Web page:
[345] In segment mode with explicit time base, Time Base messages include a time stamp, to define a time base, and Activation messages might include a time stamp, to define the activation time relative to the time base, or they might include no time stamp, in-dicating that the activation time is the arrival time of the message.
[346] In this case Time Base messages that can appear in CC service #6 can contain the "locator part" of the "Trigger" format, the "media time" term, and possibly the "spread" term, and Activation messages that can appear in CC service #6 can contain the "locator part" of the "Trigger" format, the "event time" term, and possibly the "spread" term, with or without the "t=" part in the "event time" term. The "locator part" of both Time Base and Activation messages can be the current segmentId, and the time base is specific to the segment. This URL can also be used to retrieve the TPT for the segment via the Internet.
[347] In service mode with explicit time base, Time Base messages include a time stamp, to define a time base, and Activation messages might or might not include a time stamp. The time base can extend across multiple segments, rather than being specific to a single segment. The "locator part" of the Time Base messages can be an identifier of the time base, and also a URL that can be used to retrieve TPTs for the service via the Internet.
[348] In any case the Trigger Insertion Server that inserts the triggers into CC service #6 should work from the AMT, translating the Activation messages from the XML
format in the AMT into the trigger format specified for delivery in CC service #6. In the case of an Activation element with no endTime attribute, a single trigger can be inserted with activation time equal to the startTime attribute. In the case of an Activation element with both startTime and endTime elements, a sequence of triggers can be inserted with same target. The first trigger in the sequence can have activation time equal to the startTime attribute, the last trigger in the sequence can have activation time equal to the endTime attribute, and there can be a fixed time interval between the activation times of the triggers in the sequence (except that the interval between the next-to-last and last trigger in the sequence can be shorter). The length of this fixed time interval can be configurable.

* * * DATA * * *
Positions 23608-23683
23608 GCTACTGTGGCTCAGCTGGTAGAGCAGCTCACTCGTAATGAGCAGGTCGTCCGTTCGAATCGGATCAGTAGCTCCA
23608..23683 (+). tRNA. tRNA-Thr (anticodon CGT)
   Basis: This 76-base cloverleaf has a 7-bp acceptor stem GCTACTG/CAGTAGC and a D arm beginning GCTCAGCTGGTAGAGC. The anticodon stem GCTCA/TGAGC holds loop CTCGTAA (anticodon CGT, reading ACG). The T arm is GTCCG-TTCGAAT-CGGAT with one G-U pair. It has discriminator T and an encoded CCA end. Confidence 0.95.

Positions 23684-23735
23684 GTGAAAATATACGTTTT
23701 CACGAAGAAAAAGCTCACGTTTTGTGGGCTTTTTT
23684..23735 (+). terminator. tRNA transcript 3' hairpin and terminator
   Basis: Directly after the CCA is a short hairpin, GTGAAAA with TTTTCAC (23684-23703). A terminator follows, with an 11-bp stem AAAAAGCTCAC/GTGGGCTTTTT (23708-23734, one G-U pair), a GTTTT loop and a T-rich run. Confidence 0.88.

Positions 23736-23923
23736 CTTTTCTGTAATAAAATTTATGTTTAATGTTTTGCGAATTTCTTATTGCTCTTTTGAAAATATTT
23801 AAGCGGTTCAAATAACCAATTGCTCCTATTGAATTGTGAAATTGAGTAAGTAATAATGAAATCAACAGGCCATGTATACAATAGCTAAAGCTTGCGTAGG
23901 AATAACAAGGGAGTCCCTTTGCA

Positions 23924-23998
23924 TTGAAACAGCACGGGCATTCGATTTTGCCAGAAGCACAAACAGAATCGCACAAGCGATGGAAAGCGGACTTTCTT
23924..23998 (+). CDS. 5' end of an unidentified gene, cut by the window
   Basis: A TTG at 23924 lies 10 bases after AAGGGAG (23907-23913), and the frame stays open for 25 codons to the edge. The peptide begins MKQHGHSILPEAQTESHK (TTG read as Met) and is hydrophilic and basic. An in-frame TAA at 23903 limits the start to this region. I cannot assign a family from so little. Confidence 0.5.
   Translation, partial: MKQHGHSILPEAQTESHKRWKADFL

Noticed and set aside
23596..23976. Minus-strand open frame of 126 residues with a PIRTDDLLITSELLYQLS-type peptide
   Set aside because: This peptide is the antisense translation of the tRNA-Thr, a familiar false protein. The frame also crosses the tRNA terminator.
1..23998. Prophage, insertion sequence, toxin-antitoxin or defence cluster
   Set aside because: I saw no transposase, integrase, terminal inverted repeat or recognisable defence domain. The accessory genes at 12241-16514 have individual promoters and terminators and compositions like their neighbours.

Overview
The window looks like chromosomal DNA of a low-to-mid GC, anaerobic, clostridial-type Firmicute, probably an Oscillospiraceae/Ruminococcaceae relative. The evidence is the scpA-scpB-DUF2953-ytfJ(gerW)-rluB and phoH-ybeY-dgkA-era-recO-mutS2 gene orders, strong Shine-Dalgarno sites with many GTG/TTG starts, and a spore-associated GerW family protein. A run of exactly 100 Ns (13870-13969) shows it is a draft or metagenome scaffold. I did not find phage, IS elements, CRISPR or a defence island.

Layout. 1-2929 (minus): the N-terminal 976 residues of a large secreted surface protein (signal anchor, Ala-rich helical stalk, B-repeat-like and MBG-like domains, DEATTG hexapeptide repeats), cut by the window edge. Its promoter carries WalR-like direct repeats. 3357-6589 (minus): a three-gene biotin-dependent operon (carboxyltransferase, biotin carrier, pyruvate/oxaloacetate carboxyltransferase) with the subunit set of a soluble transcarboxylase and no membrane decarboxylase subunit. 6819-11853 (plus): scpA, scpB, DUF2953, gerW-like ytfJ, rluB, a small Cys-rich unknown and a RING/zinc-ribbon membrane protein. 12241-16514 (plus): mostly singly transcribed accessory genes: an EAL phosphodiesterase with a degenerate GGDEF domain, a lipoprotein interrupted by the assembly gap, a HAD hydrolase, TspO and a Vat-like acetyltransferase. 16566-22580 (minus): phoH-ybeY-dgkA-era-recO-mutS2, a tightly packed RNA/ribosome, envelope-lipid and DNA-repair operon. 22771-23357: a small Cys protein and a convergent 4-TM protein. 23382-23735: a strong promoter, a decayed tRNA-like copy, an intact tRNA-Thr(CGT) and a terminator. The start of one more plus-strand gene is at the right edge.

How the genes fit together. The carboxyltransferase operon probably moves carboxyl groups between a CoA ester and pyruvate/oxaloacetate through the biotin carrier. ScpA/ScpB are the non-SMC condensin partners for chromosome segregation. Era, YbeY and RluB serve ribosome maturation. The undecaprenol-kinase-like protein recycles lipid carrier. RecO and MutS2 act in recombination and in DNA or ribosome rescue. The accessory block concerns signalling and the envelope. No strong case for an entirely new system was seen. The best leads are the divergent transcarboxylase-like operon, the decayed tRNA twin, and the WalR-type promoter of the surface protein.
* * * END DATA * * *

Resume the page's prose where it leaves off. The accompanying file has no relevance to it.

[349] When the Time Base and Activation messages are in segment mode, the time base can be specific to the segment. It can start with the "beginMT" value at the beginning of the segment, and run through the segment. The "startTime" and "endTime"
values of individual Activations can be relative to the "beginMT" value. When the Time Base and Activation messages are in service mode, the time base can span segments, and the "beginMT" value for each segment can be adjusted to take account of the service time base and the broadcast schedule.
[350] Hereinafter, Delivery of Time base triggers via the Internet will be described.
[351] Internet delivery of Time base triggers can be useful in so-called Automatic Content Recognition (ACR) situations, where the recipient of the Time base triggers has no access to Closed Caption service #6. In these situations the receiver needs to use ACR
in order to recognize video frames and synchronize the time base with them. In ACR
situations Time Base messages can be obtained from watermarks or from ACR
servers.
In case of reception from the ACR server, the Time Base messages are delivered as responses from an ACR server.